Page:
Before I begin this post, I must sincerely apologize to all my blog readers who I’d like to call ‘friends of Hunanity’, for being absent for a long time (about three weeks). It was due to the fact that my tablet was stolen during a charity function I attended. But now I’m back!!! Also, Merry Christmas in advance to all my fabulous blog readers, all the bloggers and people that follow this blog and all humanitarians, philanthropists and activists around the world.
Okay, so back to my post for today.
“As far as I’m concerned it is a BAD Christmas. How can it be good when we are not complete, when we don’t know if our daughter is dead or alive,” this was a statement of a visibly grieving parent to a CNN correspondent.
As I watched the parents of one of the girls kidnapped from Chibok, Nigeria by Boko Haram militants 8 months ago speak to CNN, I was nearly moved to tears. It was indeed disheartening.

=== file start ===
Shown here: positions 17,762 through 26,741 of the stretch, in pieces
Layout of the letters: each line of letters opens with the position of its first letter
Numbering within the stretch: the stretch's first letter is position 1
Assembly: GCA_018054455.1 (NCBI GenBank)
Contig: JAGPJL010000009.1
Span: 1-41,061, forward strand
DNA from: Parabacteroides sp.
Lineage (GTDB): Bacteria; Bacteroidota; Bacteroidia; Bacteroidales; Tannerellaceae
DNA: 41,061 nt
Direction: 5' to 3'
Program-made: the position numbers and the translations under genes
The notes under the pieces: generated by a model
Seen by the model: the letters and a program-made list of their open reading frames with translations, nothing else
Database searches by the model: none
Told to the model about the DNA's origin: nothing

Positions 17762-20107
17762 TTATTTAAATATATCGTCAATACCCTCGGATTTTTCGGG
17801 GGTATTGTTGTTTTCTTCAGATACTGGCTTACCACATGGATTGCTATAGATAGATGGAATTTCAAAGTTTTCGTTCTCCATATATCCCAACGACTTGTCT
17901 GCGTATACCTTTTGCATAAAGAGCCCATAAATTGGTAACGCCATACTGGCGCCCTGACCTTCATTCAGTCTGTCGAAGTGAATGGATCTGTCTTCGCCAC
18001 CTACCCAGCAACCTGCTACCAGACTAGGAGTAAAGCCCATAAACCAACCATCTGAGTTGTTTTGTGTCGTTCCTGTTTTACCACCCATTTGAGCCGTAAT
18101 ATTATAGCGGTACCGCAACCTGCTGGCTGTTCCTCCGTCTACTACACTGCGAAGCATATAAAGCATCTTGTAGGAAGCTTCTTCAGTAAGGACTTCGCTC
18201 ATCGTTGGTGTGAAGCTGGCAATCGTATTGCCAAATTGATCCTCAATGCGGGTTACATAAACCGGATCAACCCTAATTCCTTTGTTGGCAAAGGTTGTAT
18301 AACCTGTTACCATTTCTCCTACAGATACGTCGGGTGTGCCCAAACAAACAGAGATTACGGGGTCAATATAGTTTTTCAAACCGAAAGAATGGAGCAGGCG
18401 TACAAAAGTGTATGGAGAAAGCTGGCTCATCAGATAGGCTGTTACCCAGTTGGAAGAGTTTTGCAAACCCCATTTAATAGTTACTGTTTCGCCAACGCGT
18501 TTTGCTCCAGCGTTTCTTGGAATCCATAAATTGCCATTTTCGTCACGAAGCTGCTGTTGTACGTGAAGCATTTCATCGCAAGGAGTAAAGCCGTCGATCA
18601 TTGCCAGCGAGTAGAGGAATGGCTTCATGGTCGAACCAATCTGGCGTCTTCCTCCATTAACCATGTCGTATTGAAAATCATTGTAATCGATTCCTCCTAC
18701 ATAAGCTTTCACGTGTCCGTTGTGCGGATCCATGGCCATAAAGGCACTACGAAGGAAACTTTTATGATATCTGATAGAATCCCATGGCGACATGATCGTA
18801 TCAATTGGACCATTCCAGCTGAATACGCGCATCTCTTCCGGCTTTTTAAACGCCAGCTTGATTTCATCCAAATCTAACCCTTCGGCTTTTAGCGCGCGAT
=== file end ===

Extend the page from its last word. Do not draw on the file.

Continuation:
The year is running out and the pain seems not to be going away but these poor parents are hoping against hope that their daughter is still somewhere alive and would return back to them.
I would really love to share this same hope, but sincerely, I have huge doubts that these girls can still be brought back. Too much time has been wasted and initially, too little was done but I still remember the parents and relatives of these girls in prayer.
Imagine celebrating Christmas and going into a new year without knowing the fate of your beloved child. The agony is indescribable and to many of these parents, there’s nothing to celebrate and there will be NO CHRISTMAS.
It is however important to us to never forget what is happening and what these parents are going through, even now when the media coverage of the event seems to be diminishing. Let us ask ourselves, ‘What was the crime of these poor girls?’
Nothing, other than that they wanted to to to school, be educated, be empowered and bring their families out of poverty. Many of these girls were the hope of their families, in a place like Northern Nigeria where many do not go to school and literacy level is low. Now, the hope seems to be gone. How disheartening!
The Nigerian Government keeps saying that they haven’t given up and are still doing everything to bring back these girls. I hope and pray they are successful because the parents of these girls can’t wait to have them back. It has been a long despairing wait. 8 months!!!
Written By Olisa Lotenna